Congressman Walter B. Jones (R-NC) does not believe increasing federal spending, including expenditures for the border wall, should be paid for by raising the national debt.

Though the partial government shutdown begins its third week, there appears to be no movement toward resolving the impasse between Republicans and Democrats over a proposed $5 billion of wall funding along the border of Mexico.

“Whatever compromise is reached, it should be paid for without adding to the deficit or the debt,” Jones said in recent press release. “America’s national debt is nearly $22 trillion. Next year our annual deficit is projected to top $1 trillion. We can’t afford to keep financing the provision of government services by borrowing more and more money. It’s morally irresponsible and it’s got to stop.”

Though Jones missed taking the oath of office Thursday with other members of the 116th Congress, he was sworn-in Friday at a private ceremony in his hometown, Farmville.

“He’s dealing with a medical issue,” said Jones’ Chief of Staff Joshua Bowlen.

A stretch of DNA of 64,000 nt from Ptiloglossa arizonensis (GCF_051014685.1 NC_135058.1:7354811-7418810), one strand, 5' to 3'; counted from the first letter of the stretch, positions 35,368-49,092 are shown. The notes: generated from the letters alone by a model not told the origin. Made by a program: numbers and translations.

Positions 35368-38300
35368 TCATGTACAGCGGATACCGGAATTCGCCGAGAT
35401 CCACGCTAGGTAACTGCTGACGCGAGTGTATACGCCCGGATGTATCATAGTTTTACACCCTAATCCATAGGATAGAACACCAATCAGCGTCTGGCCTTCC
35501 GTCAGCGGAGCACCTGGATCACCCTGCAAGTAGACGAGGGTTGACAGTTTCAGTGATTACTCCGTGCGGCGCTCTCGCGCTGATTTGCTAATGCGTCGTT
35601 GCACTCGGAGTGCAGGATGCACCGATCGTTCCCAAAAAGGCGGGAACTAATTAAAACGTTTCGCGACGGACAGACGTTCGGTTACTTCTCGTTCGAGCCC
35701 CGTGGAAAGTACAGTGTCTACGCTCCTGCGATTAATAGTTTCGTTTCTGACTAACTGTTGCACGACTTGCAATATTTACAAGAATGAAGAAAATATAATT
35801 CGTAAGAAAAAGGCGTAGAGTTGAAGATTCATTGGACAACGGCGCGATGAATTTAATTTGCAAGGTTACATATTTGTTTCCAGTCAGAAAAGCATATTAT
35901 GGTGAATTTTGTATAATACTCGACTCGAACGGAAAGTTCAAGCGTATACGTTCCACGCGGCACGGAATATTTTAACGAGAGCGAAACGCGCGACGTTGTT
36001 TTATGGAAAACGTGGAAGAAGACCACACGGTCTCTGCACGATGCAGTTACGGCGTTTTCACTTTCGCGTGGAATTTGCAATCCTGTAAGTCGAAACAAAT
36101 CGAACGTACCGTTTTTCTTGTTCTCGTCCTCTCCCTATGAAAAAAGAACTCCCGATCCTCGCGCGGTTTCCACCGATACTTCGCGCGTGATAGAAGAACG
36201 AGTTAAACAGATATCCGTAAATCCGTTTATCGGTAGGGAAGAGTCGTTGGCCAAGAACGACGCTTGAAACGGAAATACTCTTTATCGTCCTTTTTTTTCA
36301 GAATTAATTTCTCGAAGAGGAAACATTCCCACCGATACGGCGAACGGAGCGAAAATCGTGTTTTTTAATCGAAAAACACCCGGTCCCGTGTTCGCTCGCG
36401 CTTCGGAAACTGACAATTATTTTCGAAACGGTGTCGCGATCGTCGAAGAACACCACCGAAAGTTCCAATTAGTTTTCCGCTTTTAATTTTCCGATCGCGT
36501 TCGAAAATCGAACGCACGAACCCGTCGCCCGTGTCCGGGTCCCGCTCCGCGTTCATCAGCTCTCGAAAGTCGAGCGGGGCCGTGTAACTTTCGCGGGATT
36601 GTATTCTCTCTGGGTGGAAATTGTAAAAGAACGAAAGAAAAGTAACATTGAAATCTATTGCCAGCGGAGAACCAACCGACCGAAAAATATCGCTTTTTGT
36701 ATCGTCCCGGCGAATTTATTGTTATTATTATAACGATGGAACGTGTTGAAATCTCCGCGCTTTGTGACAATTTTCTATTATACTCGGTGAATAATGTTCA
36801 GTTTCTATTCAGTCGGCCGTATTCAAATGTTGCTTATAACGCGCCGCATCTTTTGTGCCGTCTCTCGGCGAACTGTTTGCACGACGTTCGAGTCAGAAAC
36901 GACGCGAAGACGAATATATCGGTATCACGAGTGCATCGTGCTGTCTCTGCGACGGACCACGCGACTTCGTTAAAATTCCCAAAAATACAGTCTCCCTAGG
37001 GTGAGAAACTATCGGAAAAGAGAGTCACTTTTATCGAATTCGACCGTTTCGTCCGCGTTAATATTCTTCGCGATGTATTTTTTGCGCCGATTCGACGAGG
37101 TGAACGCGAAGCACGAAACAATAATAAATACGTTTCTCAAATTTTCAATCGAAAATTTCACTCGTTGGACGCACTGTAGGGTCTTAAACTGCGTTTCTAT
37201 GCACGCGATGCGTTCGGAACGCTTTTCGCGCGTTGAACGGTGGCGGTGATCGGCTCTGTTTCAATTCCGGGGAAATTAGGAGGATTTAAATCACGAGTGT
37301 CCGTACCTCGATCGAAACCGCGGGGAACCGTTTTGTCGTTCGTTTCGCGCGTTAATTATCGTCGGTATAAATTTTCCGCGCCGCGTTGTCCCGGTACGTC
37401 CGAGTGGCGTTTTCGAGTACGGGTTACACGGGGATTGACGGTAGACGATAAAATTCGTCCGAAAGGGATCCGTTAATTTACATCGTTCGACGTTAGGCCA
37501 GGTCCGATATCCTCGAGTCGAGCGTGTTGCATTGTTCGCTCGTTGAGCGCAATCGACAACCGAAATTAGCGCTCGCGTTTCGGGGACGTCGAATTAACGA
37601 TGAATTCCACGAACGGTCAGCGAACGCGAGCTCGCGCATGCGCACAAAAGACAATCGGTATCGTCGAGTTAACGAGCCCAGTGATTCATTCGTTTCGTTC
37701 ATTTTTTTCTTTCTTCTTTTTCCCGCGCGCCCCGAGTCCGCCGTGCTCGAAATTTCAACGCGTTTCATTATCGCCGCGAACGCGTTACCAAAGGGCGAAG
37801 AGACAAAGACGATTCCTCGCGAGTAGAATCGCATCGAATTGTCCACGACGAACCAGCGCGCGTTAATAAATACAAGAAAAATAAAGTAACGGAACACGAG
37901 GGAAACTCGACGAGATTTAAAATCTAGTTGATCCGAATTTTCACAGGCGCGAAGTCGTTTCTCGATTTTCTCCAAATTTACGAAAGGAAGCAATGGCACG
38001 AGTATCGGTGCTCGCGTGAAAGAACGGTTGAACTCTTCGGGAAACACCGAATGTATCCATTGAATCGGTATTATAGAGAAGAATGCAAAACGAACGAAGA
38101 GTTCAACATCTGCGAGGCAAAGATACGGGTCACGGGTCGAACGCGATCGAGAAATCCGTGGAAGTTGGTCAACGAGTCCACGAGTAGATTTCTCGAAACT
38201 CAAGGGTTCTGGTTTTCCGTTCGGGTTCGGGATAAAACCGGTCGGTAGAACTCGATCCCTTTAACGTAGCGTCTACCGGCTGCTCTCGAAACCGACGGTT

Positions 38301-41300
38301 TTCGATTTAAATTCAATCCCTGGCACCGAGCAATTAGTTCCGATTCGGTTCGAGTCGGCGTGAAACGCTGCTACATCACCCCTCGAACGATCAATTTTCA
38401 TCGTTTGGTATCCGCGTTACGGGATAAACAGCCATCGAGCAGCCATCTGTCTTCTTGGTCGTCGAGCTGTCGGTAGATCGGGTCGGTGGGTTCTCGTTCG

Jones was granted a leave of absence on Dec. 11. Bowlen did not provide any details on the nature of Jones’ medical status or when he may return to Washington. Jones hasn't cast a roll call vote since late September and has missed every vote since congress reconvened in November. 

Jones said during his primary election that after 24 years in Congress, this term would be his last because he plans to retire.

While Jones recovers from his illness, he took aim at President Trump’s past assertions about how to pay for the border wall. A deficit hawk, Jones said the money to pay from the wall could come from cutting “wasteful” government spending.

“Improving security on the southern border is essential, and we need a fiscally responsible plan to pay for it,” Jones said. “If Mexico isn’t going to be made to pay for a wall, that means funds must be found internally. Options could include cutting other wasteful federal spending. Foreign aid and the war in Afghanistan would be good places to start. As a wealthy man, the president might consider pledging some of his own funds as well. Whatever it takes, just so long as we don’t add to the debt that is bankrupting our great country.”